Washington, Aug 14 : A noted US-based terrorism analyst has claimed that Al Qaeda was exploiting the recent political turmoil in Pakistan to strengthen its foothold along the country's border with Afghanistan.
He said that al Qaeda had strengthened its safe haven in the Federally Administered Tribal Areas (FATA) by deepening its alliances with Pakistani militants and pushing many elements of Pakistani government authority from the area. "It now has many of the operational and organisational advantages it once enjoyed across the border in Afghanistan, albeit on a smaller and less secure scale," the Dawn quoted Ted Gistaro, the US national intelligence officer for trans-national threats, as saying in a speech at the Washington Institute for Near East Policy.
He also warned of a heightened risk of attack during the upcoming US presidential election. "Al Qaeda remains the most serious terrorist threat to the US. As the election nears, we expect to see an up-tick in threat reporting of varying credibility regarding possible attacks."
Gistaro noted that in the past several days, militants had forced Pakistani troops to beat a hasty retreat from a Taliban stronghold in FATA. Pakistani forces' effort to regain its strategic supremacy in Bajaur had not been very successful either, he said and added that since early 2006, Pakistani militant groups had increased their collaboration with Al Qaeda.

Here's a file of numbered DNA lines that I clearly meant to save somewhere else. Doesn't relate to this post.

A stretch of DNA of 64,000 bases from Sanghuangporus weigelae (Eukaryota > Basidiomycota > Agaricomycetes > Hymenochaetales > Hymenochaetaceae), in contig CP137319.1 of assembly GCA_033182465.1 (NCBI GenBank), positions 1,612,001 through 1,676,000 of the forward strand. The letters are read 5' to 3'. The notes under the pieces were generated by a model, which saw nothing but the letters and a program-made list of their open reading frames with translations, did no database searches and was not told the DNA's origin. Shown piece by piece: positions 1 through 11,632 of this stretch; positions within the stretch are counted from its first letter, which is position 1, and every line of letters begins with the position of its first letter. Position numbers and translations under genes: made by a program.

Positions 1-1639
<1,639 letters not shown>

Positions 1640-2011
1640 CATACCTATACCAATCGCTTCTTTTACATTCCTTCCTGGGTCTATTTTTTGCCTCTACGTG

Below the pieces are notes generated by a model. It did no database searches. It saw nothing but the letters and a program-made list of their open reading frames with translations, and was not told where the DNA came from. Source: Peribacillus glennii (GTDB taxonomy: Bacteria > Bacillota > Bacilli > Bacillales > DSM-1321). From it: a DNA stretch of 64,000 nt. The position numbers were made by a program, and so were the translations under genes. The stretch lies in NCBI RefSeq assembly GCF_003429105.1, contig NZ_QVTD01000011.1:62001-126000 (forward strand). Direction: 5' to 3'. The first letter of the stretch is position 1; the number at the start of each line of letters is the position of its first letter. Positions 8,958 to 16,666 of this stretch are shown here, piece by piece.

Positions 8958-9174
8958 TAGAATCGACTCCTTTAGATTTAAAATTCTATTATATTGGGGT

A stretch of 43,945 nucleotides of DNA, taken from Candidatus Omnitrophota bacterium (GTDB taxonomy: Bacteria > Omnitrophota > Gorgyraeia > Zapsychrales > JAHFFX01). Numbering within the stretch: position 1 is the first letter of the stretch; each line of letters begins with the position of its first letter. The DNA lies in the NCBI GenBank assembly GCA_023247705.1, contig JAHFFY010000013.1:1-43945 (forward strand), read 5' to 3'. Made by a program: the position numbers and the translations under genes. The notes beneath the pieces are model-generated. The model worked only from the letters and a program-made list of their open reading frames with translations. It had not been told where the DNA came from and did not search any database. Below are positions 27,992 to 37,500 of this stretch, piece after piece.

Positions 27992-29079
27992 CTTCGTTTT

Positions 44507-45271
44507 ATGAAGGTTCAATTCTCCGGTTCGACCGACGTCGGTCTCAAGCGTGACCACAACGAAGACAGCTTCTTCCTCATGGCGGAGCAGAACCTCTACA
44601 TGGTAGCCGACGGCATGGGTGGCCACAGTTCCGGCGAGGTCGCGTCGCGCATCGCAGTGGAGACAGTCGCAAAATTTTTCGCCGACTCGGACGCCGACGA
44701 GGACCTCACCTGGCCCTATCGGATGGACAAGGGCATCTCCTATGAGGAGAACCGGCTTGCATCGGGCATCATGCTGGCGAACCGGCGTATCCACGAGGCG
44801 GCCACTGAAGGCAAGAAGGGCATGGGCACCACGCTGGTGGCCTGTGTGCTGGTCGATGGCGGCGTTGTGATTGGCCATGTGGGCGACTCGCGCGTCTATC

He said that while a major focus of these groups was conducting attacks against the US-led coalition forces in Afghanistan, they also provided safe haven to Al Qaeda fighters and collaborated on attacks inside Pakistan.
Al Qaeda has replenished its bench of skilled mid-level lieutenants capable of directing its global operations. These losses collectively represent the most serious blow to Al Qaeda's leadership since 2005, the Dawn quoted him as saying.
According to him, al Qaeda has developed succession plans, can reshuffle leadership responsibilities, and promote younger commanders with years of battlefield experience to senior positions. The leaders' collocation in the FATA allows them to manage the organisation collaboratively, helping facilitate the replacement of key figures.